Tuesday, July 30, 2013
NICHOLAS and GALLIVAN with LARRY YOUNG – Love Cry Want (1972) - 2LP, 2010
Label: Weird Forest Records – WEIRD-35
Format: 2 × Vinyl, LP, Reissue, Limited Edition; Country: US - Released: 2010
Style: Fusion, Jazz, Psychedelic Rock, Experimental, Free Improvisation
Recorded in June 1972, Lafayette Park, Washington DC.
Mixed By, Mastered By – Ed Mashal
Remastered By – Weasel Walter
Package design by Aaron Winters
Nicholas – prototype guitar synthesizer, ring modulator, wind, rain, thunder, lightning, water, hi-tension wires and wailing dervish
Joe Gallivan – drums, steel guitar, moog synthesizer, and percussion
Jimmy Molneiri – drums and percussion
Larry Young – Hammond organ.
A1 Peace (For Dakota And Jason) 7:04
A2 Tomorrow, Today Will Be Yesterday 5:08
B1 The Great Medicine Dance 9:25
B2 Angels Wing 4:46
C Ancient Place 10:08
D Love Cry 15:06
Nearly 40 years after its creation, Weird Forest is proud to release (2010) this seminal jazz album for the first time ever on vinyl. The incendiary grooves captured in this wax defy description. It is not free, jazz, funk, fusion or fire music, it encompasses all of these sounds and then blasts far beyond them. Featuring the late great organist, Larry Young (Miles Davis circa Bitches Brew, Tony Williams Lifetime, etc). Beautifully packaged, Weird Forest-style, in a deluxe double-gatefold cover and remastered for vinyl by Weasel Walter, the Love Cry Want 2xLP is an essential document of a criminally unheralded group. Here's the scoop:
The times were filled with darkness and turmoil. This music, of loving, of crying, of wanting, makes a powerful statement. It is awash with the anguish of the times, yet it heralds the promise of better days to come.
Love Cry Want was a legendary jazz fusion group based in Washington D.C., and led by guitarist, Nicholas. This recording took place during a series of concerts in Washington, held across from the White House in Lafayette Park, and featured the late, great jazz organist Larry Young, who had just recorded the historic Bitches Brew LP with Miles Davis and had left the Tony Williams Lifetime and guitarist John McLaughlin to combine forces with Nicholas and drummer, Joe Gallivan.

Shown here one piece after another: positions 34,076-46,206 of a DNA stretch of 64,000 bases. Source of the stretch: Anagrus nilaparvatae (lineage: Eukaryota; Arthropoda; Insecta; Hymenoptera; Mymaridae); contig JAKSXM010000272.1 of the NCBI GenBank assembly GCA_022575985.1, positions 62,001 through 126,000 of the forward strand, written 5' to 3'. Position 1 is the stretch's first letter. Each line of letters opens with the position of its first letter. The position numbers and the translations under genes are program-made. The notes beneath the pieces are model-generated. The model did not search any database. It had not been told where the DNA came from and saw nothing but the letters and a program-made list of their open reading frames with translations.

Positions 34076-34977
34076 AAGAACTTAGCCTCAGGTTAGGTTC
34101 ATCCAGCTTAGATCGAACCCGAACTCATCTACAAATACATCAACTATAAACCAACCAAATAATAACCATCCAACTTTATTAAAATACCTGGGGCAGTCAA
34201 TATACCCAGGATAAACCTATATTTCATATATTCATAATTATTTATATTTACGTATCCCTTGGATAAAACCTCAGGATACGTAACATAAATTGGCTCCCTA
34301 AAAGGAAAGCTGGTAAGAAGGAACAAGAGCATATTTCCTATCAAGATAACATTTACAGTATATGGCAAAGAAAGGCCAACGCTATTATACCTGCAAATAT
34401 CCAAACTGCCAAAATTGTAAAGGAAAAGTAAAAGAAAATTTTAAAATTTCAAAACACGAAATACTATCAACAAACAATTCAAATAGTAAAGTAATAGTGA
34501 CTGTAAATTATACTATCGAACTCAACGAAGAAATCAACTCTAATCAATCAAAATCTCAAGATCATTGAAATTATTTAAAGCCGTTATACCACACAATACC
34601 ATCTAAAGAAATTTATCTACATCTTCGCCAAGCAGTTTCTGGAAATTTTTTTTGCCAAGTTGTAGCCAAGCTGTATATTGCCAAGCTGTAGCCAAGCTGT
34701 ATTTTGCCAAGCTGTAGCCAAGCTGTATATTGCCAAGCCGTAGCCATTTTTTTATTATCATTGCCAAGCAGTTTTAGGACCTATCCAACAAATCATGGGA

This second incarnation of Love Cry Want featured the triumvirate of Nicholas, Gallivan, and Young performing some of the most important music in the history of jazz. No record company would release this music, which was ahead of it's time.
Nicholas, who pioneered the development of the first guitar synthesizer (in association with Electronic Music Laboratories) performs on the first prototype guitar 'synth' along with fellow musician, Joe Gallivan, who pioneered the development of the drum synthesizer with inventor, Robert Moog.
June 1972, Lafayette Park.
Richard Nixon was President. There was a nasty war going on in Vietnam, good people were rioting in the streets and cities were aflame. During this series of concerts outside the White House, President Nixon ordered aide, J.R. Haldeman, to pull the plug on the concert fearing that this strange music would levitate the White House. This is that music, remastered for this first time-vinyl release by Weasel Walter.
(AAJ, January 13th, 2010)
This is one crazy, brilliant record. A trio composed of the inventor/guitarist Nicholas, who only ever went by his first name, drummer and steel guitarist Joe Gallivan, and the late organist Larry Young yielded one of the most intense, freewheeling, and visionary records ever to come out of the '70s fusion era -- even though it took until the 1990s to get released. Nicholas played not only electric guitar, but a prototype synthesizer guitar (he and the Electronic Music Laboratories created and patented the synth guitar) and used a ring modulator as well, adding to the textural and sonic possibilities of Young's already groundbreaking organ sounds. Each of the six tracks here begins with a mode, a rhythm, or a riff, and spirals into the stratosphere. Funk is the motivator on "Peace," where Young plays rhythmic counterpoint to Gallivan, while Nicholas wails his ass off all over the place. On "Tomorrow, Today Will Be Yesterday," a beautiful, long, droning guitar passage that seems to have come out of Jimi Hendrix's "Still Raining, Still Dreaming" sequence form Electric Ladyland is colored, shaded, and deepened by Young's chromatic abilities while Gallivan's drumming brings the two principals so close they are almost indistinguishable. And so it goes for one of most engaging, startlingly accessible free jazz fusion romps in history. The live feel of the music here is underscored by the fact that most, if not all of it, was recorded at various concerts. Whatever; this is one of those long-lost classics that needs to be heard by every succeeding generation of rock musicians who believe jazz harmonics and rhythmic elements have nothing to offer them, and by hipsters who can claim they knew about this back in the day.
_ Review by THOM JUREK
Links in Comments!